Argument

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Argument

A form of expression consisting of a coherent set of reasons presenting or supporting a point of view; a series of reasons given for or against a matter under discussion that is intended to convince or persuade the listener.

For example, an argument by counsel consists of a presentation of the facts or evidence and the inferences that may be drawn therefrom, which are aimed at persuading a judge or jury to render a verdict in favor of the attorney's client.

An attorney may begin to develop an argument in the Opening Statement, the initial discussion of the case in which the facts and the pertinent law are stated. In most cases, however, an attorney sets forth the main points of an argument in the closing argument, which is the attorney's final opportunity to comment on the case before a judge or jury retires to begin deliberation on a verdict.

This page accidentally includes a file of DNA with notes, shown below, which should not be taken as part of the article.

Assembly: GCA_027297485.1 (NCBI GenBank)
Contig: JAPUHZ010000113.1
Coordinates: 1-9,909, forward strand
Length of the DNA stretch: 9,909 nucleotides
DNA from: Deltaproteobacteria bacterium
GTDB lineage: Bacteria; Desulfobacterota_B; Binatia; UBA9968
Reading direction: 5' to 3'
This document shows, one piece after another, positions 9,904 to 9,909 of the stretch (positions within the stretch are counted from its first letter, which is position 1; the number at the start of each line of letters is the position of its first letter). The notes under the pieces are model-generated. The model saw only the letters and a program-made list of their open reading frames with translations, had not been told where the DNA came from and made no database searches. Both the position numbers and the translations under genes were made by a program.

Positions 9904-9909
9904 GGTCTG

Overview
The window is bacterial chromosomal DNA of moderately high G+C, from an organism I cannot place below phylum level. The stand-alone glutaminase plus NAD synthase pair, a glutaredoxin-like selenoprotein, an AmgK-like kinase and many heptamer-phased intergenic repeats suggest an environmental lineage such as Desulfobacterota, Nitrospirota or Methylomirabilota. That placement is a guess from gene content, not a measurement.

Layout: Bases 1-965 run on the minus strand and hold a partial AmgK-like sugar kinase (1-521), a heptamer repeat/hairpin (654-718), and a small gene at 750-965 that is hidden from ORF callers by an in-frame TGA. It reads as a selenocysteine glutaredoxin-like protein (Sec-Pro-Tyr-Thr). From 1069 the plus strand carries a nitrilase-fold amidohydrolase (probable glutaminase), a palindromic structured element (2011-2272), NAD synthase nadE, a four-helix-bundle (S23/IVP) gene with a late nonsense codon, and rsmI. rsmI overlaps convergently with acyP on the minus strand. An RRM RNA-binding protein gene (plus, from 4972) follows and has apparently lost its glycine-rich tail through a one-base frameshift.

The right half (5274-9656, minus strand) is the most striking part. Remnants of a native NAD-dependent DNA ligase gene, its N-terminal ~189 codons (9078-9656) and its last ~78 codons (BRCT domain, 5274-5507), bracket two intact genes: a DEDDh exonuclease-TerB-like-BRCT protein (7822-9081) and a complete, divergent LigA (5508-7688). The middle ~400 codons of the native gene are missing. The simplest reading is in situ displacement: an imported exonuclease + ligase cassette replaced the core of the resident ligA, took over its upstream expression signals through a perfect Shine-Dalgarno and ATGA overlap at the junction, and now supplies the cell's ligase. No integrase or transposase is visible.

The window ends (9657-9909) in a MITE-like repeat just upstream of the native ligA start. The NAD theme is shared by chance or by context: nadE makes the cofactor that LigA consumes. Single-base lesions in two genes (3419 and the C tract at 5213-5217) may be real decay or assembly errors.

West's Encyclopedia of American Law, edition 2. Copyright 2008 The Gale Group, Inc. All rights reserved.

ARGUMENT, practice. Cicero defines it ii probable reason proposed in order to induce belief. Ratio probabilis et idonea ad faciendam fidem. The logicians define it more scientifically to be a means, which by its connexion between two extremes) establishes a relation between them. This subject belongs rather to rhetoric and logic than to law.

A Law Dictionary, Adapted to the Constitution and Laws of the United States. By John Bouvier. Published 1856.